Pinot Gris

Appears in

Oxford Companion to Wine

Oxford Companion to Wine

By Jancis Robinson

Published 2006

  • About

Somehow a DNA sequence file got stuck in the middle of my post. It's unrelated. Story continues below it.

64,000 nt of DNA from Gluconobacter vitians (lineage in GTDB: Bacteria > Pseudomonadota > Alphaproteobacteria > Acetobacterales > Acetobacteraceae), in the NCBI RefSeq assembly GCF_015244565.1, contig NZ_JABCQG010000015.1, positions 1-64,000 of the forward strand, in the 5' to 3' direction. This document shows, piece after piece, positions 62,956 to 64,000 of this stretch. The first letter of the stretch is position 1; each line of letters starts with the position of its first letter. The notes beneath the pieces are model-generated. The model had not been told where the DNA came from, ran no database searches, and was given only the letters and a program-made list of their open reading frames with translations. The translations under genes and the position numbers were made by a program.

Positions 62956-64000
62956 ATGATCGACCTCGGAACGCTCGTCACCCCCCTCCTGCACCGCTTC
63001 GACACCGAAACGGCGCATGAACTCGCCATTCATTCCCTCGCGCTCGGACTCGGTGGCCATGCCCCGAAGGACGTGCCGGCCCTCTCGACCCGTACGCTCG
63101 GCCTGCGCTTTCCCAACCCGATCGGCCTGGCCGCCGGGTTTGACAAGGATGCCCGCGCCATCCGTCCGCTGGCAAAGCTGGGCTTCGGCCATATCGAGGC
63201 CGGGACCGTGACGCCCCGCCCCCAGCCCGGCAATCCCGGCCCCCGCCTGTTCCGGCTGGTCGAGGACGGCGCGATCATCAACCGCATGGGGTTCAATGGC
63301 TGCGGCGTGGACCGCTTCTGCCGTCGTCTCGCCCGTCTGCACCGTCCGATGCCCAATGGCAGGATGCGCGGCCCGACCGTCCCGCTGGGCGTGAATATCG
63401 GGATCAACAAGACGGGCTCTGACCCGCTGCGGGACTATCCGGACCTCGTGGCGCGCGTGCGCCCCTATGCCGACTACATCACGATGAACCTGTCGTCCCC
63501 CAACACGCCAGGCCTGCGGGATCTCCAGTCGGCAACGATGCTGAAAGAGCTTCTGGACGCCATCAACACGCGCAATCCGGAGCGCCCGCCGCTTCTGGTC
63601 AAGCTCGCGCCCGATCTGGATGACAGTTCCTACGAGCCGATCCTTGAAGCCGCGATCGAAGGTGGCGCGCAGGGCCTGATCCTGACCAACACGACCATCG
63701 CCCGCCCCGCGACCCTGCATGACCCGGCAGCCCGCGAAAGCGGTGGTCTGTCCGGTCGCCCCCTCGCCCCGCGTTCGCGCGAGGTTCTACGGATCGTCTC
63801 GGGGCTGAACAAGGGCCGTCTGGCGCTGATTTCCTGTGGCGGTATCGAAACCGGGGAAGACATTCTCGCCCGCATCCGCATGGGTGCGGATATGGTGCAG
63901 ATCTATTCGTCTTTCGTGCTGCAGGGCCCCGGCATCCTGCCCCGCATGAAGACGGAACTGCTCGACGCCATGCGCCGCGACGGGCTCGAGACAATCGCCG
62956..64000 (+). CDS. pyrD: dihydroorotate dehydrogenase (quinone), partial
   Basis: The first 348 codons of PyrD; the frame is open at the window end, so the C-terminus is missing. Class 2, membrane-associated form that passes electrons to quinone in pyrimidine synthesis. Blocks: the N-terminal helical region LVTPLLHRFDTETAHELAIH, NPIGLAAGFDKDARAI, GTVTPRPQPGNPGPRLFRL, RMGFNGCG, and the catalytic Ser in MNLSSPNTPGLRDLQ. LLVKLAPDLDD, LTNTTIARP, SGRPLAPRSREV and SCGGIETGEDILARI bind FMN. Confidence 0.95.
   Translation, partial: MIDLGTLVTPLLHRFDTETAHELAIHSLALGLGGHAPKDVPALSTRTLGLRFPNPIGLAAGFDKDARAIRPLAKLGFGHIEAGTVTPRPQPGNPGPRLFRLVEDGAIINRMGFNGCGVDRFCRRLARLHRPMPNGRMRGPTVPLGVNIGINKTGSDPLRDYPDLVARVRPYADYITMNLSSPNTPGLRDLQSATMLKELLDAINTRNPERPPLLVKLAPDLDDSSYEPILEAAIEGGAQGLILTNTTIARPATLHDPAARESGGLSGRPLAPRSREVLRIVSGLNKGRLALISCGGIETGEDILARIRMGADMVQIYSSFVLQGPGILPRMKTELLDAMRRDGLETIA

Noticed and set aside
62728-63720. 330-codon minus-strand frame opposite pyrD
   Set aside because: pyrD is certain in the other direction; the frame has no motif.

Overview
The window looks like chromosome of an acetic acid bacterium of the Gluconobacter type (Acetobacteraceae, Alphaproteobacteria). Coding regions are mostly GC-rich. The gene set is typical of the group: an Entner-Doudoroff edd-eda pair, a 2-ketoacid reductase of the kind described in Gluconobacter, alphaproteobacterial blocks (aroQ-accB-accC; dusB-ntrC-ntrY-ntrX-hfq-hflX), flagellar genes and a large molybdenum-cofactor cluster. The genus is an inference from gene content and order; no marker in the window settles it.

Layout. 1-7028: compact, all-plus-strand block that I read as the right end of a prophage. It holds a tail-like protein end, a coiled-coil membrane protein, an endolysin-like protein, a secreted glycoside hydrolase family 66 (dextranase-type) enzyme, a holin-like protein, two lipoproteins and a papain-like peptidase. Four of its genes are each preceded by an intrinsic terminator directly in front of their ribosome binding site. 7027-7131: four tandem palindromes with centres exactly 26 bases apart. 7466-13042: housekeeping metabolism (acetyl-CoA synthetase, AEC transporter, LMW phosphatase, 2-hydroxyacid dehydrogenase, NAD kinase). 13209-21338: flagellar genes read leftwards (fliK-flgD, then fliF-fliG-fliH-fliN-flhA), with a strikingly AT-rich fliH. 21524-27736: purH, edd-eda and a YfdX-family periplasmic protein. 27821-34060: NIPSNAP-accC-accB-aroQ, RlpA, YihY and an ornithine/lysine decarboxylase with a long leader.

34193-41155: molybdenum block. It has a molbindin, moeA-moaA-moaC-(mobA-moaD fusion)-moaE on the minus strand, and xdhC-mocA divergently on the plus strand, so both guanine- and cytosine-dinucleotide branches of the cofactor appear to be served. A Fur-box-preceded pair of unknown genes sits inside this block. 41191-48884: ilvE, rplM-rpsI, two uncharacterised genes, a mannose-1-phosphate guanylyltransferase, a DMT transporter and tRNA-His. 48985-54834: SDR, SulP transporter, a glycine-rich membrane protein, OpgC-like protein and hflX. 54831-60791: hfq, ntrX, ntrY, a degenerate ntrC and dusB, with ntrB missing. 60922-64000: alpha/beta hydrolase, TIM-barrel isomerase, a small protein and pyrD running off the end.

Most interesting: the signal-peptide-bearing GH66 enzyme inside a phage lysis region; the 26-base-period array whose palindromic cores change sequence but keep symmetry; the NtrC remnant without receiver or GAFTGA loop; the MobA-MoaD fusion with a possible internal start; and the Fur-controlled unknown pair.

Pinot Gris is the widely disseminated, fashionable vine variety (see pinot grigio) that can produce soft, gently perfumed wines with more substance and colour than most whites, which is what one might expect of a variety that is one of the best-known mutations of pinot noir. If Pinot Noir berries are purplish blue and the berries of the related pinot blanc are greenish yellow, Pinot Gris grapes are anything between greyish blue and brownish pink—sometimes on the same bunch. In the vineyard, this vine can easily be taken for Pinot Noir for the leaves are identical and, especially late in a ripe year, the berries can look remarkably similar. At one time, Pinot Gris habitually grew in among the Pinot Noir of many Burgundian vineyards, adding softness and sometimes acidity to its red wine. Even today, as Pinot Beurot, it is sanctioned as an ingredient in most of Burgundy’s red wine appellations and the occasional vine can still be found in some of the region’s famous red wine vineyards. It was traditionally prized for its ability to soften Pinot Noir musts but older clones have a tendency to yield very irregularly.